Predicting wildfire burns from big geodata using deep learning

J.R. Bergado*, C. Persello, Karin Reinke, A. Stein

*Corresponding author for this work

Research output: Contribution to journalArticleAcademicpeer-review

27 Citations (Scopus)
360 Downloads (Pure)


Wildfire continues to be a major environmental problem in the world. To help land and fire management agencies manage and mitigate wildfire-related risks, we need to develop tools for mapping those risks. Big geodata—in the form of remotely sensed images, ground-based sensor observations, and topographical datasets—can help us characterize the dynamics of wildfire related events. In this study, we design a deep fully convolutional network, called AllConvNet, to produce daily maps of the probability of a wildfire burn over the next 7 days. We applied it to burns in Victoria, Australia for the period of 2006–2017. Fifteen factors that were extracted from six different datasets and resulted into 29 quantitative features, were selected as input to the network. We compared it with three baseline methods: SegNet, multilayer perceptron, and logistic regression. AllConvNet outperforms the other three baseline methods in four of the six quantitative metrics considered. AllConvNet and SegNet provide smoother and more regularized predicted maps, with SegNet providing greater sensitivity in dificriminating less wildfire-prone locations. Input feature statistical importance was measured for all the networks and compared against logistic regression coefficients. Total precipitation, lightning flash density, and land surface temperature occur to be consistently highly weighted by all models while terrain aspect components, wind direction components, certain land cover classes (such as crop field and woodland), and distance from power lines are ranked on the lower end. We conclude that wild-fire burn prediction methods based on deep learning present quantitative and qualitative gains.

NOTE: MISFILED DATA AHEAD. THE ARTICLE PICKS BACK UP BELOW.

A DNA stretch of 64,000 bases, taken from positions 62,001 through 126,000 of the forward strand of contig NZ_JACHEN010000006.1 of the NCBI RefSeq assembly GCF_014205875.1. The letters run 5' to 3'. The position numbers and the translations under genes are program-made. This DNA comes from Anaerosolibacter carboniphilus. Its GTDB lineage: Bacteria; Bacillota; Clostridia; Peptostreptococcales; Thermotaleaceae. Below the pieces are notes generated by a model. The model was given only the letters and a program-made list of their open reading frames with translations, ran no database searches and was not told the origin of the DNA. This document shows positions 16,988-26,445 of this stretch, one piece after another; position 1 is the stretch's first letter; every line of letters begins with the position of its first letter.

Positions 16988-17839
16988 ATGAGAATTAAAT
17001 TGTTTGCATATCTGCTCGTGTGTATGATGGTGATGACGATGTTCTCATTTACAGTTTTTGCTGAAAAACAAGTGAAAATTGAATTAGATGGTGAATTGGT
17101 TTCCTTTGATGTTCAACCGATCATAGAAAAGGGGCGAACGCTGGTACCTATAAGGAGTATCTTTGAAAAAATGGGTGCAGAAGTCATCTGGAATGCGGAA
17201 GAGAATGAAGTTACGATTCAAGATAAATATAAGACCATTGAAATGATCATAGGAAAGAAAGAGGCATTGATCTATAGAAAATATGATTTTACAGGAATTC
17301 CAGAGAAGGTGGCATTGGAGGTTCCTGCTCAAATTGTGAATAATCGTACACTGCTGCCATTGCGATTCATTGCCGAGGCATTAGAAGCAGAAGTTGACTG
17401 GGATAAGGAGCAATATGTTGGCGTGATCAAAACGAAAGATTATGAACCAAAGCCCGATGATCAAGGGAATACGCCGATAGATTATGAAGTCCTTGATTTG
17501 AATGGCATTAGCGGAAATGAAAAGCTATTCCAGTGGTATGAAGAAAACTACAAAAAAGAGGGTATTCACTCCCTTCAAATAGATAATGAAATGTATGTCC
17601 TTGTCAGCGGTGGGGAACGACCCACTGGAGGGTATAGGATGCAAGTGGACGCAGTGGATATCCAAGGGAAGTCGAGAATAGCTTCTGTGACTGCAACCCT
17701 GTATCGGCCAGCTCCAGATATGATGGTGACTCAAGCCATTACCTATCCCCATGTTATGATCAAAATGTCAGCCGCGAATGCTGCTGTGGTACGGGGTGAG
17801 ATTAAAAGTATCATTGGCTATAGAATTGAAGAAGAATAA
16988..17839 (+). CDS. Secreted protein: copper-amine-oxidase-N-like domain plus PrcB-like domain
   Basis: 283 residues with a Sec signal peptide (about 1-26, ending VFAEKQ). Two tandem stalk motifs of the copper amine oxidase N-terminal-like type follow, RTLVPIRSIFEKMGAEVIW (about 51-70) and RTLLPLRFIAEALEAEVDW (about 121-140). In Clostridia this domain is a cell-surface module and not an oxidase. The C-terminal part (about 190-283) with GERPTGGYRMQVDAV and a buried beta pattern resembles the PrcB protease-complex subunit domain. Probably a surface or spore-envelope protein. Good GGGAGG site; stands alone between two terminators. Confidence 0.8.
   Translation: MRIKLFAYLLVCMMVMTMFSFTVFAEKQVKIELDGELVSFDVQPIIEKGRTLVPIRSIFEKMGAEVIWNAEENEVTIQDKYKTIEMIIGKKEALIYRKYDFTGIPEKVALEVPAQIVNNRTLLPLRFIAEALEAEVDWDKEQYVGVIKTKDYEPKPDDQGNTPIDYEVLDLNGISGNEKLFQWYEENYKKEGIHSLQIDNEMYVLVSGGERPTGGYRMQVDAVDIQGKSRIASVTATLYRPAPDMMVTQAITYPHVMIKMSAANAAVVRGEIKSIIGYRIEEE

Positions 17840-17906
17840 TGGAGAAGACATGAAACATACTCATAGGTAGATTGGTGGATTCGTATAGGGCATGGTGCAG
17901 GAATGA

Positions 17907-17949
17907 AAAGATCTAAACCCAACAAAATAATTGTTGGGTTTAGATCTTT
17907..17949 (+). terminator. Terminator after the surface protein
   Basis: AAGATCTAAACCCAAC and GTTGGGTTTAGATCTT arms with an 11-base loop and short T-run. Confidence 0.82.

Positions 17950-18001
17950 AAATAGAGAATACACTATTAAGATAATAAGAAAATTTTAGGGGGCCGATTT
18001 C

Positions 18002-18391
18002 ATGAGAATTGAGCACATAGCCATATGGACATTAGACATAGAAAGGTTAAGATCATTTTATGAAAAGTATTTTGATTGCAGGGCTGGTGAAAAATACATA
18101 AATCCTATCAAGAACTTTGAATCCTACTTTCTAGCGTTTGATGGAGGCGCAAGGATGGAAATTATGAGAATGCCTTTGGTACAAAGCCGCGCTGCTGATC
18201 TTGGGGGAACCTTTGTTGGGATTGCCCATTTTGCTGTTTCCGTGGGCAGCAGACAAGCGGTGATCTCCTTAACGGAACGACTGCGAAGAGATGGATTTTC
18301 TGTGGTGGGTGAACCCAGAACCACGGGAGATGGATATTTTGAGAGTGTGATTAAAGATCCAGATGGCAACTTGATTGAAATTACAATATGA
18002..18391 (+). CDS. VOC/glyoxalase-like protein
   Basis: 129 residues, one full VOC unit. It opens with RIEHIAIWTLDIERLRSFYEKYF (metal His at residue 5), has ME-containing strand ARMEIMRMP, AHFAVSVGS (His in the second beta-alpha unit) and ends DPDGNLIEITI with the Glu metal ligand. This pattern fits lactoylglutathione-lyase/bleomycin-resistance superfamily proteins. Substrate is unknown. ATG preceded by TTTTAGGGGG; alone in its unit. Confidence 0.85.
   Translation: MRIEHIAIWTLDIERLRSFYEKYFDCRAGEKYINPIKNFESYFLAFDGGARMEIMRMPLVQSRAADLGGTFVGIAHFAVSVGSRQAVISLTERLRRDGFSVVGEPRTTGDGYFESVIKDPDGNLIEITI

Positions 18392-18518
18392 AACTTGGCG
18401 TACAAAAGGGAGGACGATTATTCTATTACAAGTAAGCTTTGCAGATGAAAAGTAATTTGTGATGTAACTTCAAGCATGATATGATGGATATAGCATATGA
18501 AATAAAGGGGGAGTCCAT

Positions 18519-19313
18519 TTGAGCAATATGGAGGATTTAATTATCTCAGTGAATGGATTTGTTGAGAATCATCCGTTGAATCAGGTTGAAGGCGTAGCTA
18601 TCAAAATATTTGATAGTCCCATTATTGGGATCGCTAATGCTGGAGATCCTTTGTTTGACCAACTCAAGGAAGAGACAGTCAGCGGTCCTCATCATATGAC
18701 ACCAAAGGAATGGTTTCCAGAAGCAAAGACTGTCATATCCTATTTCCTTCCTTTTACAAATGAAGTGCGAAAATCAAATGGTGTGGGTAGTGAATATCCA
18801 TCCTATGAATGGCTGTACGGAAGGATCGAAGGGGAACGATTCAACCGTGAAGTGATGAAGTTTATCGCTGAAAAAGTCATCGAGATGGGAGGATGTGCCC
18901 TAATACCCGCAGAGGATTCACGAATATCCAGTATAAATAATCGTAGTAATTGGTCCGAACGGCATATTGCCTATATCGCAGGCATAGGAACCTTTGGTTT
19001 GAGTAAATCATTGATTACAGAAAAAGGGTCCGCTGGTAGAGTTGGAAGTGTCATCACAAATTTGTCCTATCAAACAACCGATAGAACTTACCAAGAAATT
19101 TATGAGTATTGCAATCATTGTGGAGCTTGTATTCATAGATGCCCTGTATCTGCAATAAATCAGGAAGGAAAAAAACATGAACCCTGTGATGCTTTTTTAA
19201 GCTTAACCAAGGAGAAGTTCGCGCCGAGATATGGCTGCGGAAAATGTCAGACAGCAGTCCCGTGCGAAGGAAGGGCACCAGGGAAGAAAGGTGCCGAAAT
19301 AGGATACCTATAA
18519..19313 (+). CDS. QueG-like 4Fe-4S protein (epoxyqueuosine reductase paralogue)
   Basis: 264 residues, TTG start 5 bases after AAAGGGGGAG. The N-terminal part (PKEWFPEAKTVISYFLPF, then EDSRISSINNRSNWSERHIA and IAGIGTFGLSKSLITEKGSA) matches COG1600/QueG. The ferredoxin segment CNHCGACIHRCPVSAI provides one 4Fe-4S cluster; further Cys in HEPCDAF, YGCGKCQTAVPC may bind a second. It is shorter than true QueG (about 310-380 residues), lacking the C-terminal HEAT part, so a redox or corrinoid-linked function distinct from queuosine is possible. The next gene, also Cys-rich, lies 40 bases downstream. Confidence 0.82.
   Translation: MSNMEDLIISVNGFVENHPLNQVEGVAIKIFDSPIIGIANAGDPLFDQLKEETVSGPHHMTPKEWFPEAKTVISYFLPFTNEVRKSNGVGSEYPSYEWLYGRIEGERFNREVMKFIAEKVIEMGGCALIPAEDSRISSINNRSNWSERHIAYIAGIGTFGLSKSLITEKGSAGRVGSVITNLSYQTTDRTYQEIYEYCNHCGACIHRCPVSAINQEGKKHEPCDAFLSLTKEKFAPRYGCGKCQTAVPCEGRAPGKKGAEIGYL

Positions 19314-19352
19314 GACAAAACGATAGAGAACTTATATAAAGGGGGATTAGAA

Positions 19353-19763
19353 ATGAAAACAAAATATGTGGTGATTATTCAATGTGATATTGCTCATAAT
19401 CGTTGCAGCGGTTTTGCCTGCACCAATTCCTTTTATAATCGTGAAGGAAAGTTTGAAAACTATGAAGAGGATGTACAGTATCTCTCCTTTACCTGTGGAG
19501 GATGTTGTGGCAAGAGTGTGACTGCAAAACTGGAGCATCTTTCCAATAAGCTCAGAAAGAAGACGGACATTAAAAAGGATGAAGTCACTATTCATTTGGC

Original languageEnglish
Article number105276
Number of pages12
JournalSafety science
Early online date20 Apr 2021
Publication statusPublished - Aug 2021


  • Big geodata
  • Convolutional networks
  • Deep learning
  • Input statistical importance
  • Wildfire burn prediction
  • UT-Hybrid-D


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